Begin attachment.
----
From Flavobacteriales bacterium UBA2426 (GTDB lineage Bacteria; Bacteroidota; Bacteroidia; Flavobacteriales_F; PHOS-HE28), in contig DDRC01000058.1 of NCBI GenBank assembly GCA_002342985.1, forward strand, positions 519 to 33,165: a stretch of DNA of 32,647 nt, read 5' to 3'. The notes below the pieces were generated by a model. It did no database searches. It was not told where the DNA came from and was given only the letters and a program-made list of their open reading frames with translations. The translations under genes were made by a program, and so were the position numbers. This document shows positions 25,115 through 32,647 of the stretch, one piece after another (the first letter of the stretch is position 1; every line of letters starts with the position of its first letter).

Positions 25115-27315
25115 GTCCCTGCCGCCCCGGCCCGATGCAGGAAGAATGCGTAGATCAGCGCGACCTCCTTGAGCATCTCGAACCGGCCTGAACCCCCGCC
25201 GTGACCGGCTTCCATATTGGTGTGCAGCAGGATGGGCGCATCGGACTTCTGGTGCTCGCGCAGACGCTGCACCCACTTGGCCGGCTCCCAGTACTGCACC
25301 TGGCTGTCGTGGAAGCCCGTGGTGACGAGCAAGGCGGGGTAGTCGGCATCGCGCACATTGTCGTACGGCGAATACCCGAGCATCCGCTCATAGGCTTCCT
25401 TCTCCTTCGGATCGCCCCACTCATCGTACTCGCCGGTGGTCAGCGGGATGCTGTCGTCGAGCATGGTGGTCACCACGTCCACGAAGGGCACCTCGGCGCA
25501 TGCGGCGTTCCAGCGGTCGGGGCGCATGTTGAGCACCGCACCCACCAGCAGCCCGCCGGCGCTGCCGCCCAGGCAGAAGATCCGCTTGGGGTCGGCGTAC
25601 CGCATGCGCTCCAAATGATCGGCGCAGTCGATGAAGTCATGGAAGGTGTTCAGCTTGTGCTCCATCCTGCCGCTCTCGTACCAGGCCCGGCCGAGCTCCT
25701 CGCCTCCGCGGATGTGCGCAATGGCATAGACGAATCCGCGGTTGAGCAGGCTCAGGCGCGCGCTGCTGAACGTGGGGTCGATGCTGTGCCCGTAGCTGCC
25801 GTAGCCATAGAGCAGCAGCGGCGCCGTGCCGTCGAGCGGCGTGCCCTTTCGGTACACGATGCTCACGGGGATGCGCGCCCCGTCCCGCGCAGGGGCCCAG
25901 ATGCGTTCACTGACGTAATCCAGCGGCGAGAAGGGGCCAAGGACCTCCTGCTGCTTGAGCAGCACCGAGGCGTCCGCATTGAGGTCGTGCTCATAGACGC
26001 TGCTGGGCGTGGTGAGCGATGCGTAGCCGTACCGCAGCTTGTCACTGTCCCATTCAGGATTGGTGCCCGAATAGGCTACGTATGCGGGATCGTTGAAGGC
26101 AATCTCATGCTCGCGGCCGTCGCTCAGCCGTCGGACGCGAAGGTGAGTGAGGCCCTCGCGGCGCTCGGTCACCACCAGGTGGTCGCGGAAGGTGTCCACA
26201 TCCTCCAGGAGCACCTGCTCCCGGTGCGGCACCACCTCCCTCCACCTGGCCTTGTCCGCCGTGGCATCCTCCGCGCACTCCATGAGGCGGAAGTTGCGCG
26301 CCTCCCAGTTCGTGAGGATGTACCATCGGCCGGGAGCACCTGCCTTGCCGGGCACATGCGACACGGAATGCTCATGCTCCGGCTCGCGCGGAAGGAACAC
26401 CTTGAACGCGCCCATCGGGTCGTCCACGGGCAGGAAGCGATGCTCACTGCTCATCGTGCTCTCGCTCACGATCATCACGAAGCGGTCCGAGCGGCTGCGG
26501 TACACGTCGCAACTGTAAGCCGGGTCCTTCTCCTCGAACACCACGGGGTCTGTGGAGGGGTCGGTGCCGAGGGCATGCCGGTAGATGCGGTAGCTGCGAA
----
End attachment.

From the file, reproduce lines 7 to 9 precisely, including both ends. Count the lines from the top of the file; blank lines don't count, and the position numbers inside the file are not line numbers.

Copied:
25501 TGCGGCGTTCCAGCGGTCGGGGCGCATGTTGAGCACCGCACCCACCAGCAGCCCGCCGGCGCTGCCGCCCAGGCAGAAGATCCGCTTGGGGTCGGCGTAC
25601 CGCATGCGCTCCAAATGATCGGCGCAGTCGATGAAGTCATGGAAGGTGTTCAGCTTGTGCTCCATCCTGCCGCTCTCGTACCAGGCCCGGCCGAGCTCCT
25701 CGCCTCCGCGGATGTGCGCAATGGCATAGACGAATCCGCGGTTGAGCAGGCTCAGGCGCGCGCTGCTGAACGTGGGGTCGATGCTGTGCCCGTAGCTGCC